walkitout (walkitout) wrote,

Was John Veeder Plantz a twin?

There's a particularly nicely sourced tree over on rootsweb that does a meticulous job of describing how people appear in various censuses.

Here is John V Plantz's appearances in censuses over the course of his life, up to 1900, and a listing of his appearances in obituaries for his parents back in the Mohawk Valley.


The compiler has not included John V Plantz's appearances in the Colorado Census, nor has the compiler included references to his grave marker in Colorado.


So something is odd, but very often something is odd with census records. It takes a little attention to notice just _how_ odd this is.

(1) The census entry which the tree listed above mentions when John and George are 18 clearly labels two boys as twins: there's a backeting mark and the word "twin" written vertically across the lines.

(2) The boys in question are "George" and "Henry", yet the boys in question are "George H" and "John V" in the previous census.

(3) The 1900 census record has John Veeder giving a July 1842 birth date (compatible with the first two census entries, but nothing in between). In 1900, George is living in the same Iowa county as John.

(4) The twins turned 21 in 1863. The first Union-side draft occurred in 1862, but the first real effort started in 1863. George Henry mustered in and served until the end of the war. John told two rounds of census takers (and probably the rest of his life telling his kids and grandkids) that he was a couple years younger than someone born in 1842 would be. (If you're wondering about the 1890 census, go read the sad, sad tale in wikipedia and then be amazed at how long ago Hollerith was.)

(5) John V appears in the 1910 and 1920 census, giving an age compatible with a July 1842 birth date and living in Colorado. Some of his family came with him, but others stayed in Iowa.

Sidney died young. Sarah and Earl both married but I don't think they had children. Bernard had kids and stayed in the Mohawk Valley. George married late, moved to Audubon, but returned to Mohawk to be buried, as near as I can tell. He didn't have children. The offspring of Bernard and their genealogically oriented membership and the offspring of John Veeder and their genealogically oriented membership appear to have had absolutely nothing to do with each other thereafter. And John Veeder's descendants appear content with what really looks like an inaccurate birth _year_. (Heck, I was until a couple days ago.)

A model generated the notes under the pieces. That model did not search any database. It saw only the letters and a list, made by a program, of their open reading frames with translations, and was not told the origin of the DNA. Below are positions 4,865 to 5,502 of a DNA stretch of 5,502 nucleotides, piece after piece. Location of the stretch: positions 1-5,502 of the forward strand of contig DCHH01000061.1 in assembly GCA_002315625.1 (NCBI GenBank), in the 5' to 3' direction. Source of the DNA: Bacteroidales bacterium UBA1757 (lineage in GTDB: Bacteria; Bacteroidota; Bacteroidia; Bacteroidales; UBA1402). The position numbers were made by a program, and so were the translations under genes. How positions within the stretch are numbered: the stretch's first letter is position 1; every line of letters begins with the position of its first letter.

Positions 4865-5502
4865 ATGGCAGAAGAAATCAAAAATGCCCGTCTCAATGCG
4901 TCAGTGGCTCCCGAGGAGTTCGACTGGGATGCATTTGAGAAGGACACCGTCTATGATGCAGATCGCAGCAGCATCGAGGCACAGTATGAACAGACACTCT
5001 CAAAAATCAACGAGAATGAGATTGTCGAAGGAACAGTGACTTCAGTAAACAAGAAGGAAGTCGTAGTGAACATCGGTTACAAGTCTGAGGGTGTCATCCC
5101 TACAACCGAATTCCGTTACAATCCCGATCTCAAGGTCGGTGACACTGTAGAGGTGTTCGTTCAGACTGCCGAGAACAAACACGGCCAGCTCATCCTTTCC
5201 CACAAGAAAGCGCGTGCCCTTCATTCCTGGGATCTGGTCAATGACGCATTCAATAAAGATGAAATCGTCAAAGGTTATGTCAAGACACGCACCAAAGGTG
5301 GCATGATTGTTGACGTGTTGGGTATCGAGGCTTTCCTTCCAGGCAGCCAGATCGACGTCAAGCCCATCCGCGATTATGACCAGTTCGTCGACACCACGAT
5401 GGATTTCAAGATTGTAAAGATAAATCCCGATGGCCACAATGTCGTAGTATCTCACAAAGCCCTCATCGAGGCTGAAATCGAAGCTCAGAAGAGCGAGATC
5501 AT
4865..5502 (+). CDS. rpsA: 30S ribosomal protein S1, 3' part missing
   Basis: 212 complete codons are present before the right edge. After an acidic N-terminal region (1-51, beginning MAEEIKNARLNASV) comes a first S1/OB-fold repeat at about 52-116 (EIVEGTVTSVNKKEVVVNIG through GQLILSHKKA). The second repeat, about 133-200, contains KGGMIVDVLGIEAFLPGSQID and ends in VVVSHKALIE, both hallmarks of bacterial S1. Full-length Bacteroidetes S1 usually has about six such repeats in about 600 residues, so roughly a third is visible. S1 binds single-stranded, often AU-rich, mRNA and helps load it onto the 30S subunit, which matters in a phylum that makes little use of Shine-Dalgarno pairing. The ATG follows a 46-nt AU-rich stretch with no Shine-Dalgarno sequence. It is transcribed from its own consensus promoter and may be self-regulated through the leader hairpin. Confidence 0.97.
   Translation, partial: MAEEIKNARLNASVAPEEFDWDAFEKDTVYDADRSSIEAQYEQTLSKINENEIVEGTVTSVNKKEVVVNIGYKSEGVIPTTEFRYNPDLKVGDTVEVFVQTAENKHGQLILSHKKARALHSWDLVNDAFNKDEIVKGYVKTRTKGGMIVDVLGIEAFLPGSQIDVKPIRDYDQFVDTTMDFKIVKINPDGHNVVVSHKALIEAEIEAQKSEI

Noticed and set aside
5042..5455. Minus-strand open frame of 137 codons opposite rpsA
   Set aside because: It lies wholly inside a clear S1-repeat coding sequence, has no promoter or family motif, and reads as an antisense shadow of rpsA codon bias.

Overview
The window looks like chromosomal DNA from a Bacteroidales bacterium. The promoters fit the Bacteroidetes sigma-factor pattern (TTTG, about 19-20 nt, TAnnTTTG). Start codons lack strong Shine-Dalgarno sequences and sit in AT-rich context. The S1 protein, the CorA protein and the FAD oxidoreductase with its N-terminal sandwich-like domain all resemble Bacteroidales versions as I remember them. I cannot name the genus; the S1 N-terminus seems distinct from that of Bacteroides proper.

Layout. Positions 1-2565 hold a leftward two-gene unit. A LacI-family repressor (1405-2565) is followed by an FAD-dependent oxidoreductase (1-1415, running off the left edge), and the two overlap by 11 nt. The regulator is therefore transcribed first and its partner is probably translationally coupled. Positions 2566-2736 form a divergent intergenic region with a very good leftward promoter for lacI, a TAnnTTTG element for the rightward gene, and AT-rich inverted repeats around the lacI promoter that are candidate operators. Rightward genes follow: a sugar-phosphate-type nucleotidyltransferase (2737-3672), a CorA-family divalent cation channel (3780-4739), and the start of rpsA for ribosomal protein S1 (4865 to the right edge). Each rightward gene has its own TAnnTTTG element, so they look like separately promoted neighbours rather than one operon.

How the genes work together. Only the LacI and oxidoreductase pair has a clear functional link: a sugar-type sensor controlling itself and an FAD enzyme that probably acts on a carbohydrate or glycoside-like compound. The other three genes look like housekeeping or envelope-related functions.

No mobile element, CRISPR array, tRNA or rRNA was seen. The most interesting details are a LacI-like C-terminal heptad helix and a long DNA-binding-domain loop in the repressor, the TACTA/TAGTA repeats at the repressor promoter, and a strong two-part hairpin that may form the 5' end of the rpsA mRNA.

If Bernard has descendants in my age range, they are my fourth cousins. I'm reasonably certain I've identified descendants in my parents generation (3rd cousins once removed) who live not far from where all of this happened in the Mohawk Valley, and quite close to where I spent Christmas at my sister-in-law's house.

If you're researching Adam and Maria's kids and would like to add your opinion, I'd _love_ to hear it. (And if you're tempted to attack my character, just pay some attention to how careful I've been to not come right out and accuse John V. of anything other telling some census takers one thing and other census takers other things.) Census records can be screwed up. I was prepared to believe the moving birth year was just one of those things, until I noticed that there might be another explanation.
Tags: genealogy
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